blargg wrote:It's possible in software to detect which of these four alignments the NES powered/reset into. [...]
Out of curiosity, how do you do this? Do you just mean in the sense that you get four different behaviors that can be detected but don't know the precise alignments they correspond to?
Right. Before I tested with a scope recently, I knew the signatures of the four, and had them in what turns out correct order, based on the way more events would occur earlier in one direction, and more later in the other.
blargg wrote:Once that is figured out, then we can figure out where the /NMI occurs relative to my methods of synchronizing the CPU to it, which will then tell us all the timings of my tests at the hardware level. From there, it can all be done in software. We would have enough information to make tests that prompt the user to press reset possibly multiple times until it detects the proper alignment, then runs whatever test. So in code we could software test PPU events down to the PPU cycle (actually, down to the master cycle).
Not sure if I'm getting this. Do you mean something like the following?
- Figure out the precise CPU/PPU alignments the four possibilities correspond to with a logic analyzer.
- Make a test that detects which alignment it's in and then times where different things happen.
- Combine (1) and (2) to figure out the behavior at the master clock level.
Yeah. By prompting the user to press reset until the correct alignment is reached, the test program can, under its own control, initiate a CPU read or write at any point in the PPU frame, to master clock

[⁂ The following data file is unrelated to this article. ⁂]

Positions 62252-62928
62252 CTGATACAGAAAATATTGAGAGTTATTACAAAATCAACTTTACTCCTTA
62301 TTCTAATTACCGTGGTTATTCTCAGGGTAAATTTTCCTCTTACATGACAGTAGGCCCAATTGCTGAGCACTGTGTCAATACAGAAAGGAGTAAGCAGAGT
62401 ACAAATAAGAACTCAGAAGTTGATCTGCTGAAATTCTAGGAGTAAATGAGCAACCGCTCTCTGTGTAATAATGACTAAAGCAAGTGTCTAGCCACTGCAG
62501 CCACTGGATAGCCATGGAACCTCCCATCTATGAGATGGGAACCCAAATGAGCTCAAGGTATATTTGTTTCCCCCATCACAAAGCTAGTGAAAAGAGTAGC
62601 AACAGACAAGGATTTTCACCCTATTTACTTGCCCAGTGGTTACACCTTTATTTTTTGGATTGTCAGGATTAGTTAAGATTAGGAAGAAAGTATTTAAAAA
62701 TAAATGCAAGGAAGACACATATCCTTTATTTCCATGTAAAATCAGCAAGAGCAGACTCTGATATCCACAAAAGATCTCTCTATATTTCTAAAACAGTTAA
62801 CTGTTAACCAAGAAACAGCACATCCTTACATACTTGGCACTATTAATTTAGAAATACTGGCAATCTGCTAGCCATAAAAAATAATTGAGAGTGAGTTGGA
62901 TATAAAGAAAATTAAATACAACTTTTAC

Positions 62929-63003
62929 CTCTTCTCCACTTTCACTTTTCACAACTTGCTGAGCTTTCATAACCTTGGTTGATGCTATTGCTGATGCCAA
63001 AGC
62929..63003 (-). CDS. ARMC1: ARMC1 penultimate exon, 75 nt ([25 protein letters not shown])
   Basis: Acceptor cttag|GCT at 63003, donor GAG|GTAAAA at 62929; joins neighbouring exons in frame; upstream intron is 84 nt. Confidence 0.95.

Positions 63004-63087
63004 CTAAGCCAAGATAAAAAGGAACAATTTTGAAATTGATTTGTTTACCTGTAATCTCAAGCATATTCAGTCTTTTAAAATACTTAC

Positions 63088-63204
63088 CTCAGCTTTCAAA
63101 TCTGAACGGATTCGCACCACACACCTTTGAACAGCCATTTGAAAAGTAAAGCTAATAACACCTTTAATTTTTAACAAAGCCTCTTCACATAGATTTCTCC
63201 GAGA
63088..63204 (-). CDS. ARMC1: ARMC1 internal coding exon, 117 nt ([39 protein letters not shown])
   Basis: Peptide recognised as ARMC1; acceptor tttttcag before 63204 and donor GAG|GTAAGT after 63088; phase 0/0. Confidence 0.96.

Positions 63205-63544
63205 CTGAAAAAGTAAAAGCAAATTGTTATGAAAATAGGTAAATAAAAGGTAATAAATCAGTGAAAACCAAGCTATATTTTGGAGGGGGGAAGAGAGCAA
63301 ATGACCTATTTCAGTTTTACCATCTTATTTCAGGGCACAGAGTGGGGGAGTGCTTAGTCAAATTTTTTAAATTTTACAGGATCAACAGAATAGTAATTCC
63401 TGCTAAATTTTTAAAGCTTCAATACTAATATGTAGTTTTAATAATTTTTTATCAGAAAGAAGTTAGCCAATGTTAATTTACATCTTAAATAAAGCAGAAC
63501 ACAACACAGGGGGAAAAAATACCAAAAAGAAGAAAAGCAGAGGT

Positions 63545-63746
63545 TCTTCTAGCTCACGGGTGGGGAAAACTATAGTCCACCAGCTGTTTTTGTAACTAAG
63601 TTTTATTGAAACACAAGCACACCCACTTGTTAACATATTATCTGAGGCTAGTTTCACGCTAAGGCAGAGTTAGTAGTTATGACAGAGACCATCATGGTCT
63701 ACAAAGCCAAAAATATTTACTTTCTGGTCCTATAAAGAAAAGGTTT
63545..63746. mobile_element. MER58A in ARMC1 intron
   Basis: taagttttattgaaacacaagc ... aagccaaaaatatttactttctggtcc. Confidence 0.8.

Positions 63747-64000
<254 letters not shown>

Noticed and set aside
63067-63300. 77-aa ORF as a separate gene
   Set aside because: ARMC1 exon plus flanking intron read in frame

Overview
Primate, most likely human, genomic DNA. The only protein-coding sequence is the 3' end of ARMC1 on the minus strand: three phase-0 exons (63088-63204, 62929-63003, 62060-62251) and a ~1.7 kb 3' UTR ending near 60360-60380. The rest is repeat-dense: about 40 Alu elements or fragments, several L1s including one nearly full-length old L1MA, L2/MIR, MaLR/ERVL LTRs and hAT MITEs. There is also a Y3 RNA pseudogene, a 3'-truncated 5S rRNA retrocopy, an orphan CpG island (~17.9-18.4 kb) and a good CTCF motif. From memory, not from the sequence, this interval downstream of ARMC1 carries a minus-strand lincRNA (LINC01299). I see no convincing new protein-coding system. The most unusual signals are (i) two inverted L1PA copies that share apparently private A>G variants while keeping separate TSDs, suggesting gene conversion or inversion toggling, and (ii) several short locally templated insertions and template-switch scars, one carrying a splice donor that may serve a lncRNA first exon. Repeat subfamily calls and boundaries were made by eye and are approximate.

Are you sure it's just four alignments by the way? Maybe the PPU can start n ticks before/after the CPU as well, and the tests still pass if they use relative timings.
But maybe it won't matter...
It can't be more. The CPU and PPU run off (AFAIK) the same edge of the master clock (PPU's color uses both edges, but that's separate). The CPU divides by 12, the PPU 4. Using previous terminology, cycle = CPU, dot = PPU. So you get three whole dots per cycle. There are only four different alignments of this, based on the PPU's divide-by-4.
Going to the entire frame, the PPU's frame is never a multiple of 3 dots, so every frame the alignment of the frame itself to a cycle shifts. This ensures that it doesn't matter what alignment a cycle to a frame has at power. If every frame were a multiple of 3 dots, then yes, you'd have 12 different alignments, corresponding to the CPU's divide-by-12.
And of course this is NTSC. According to the Wiki, PAL frame length's fraction is half a CPU cycle, and CPU divider is 16, so there are potentially 8 different CPU-frame alignments at power/reset.
To clarify about alignments, we have two different kinds. One, a cycle relative to a dot (not any particular one in the frame). The other, a cycle relative to the first dot of the frame. And of alignment, there are (obviously) various ones for each dot, since the CPU and PPU run at different rates. Of all the different possible alignments, for a given length of operation after power/reset, only a subset can ever be encountered. I take the topic to be talking about the number of distinct subsets. For an NTSC, there are four of these, both for cycle-dot alignment and cycle-frame alignment. For PAL, my calculation above suggests one cycle-dot alignment and 8 cycle-frame alignments.
Yet another way of putting the concept is that the relative synchronization of the CPU, PPU, and frame dividers reliably generates a random value at power/reset and preserves it during operation, regardless of what the CPU does (enable/disable rendering, whatever). On NTSC, this value has four states, and on PAL, eight states.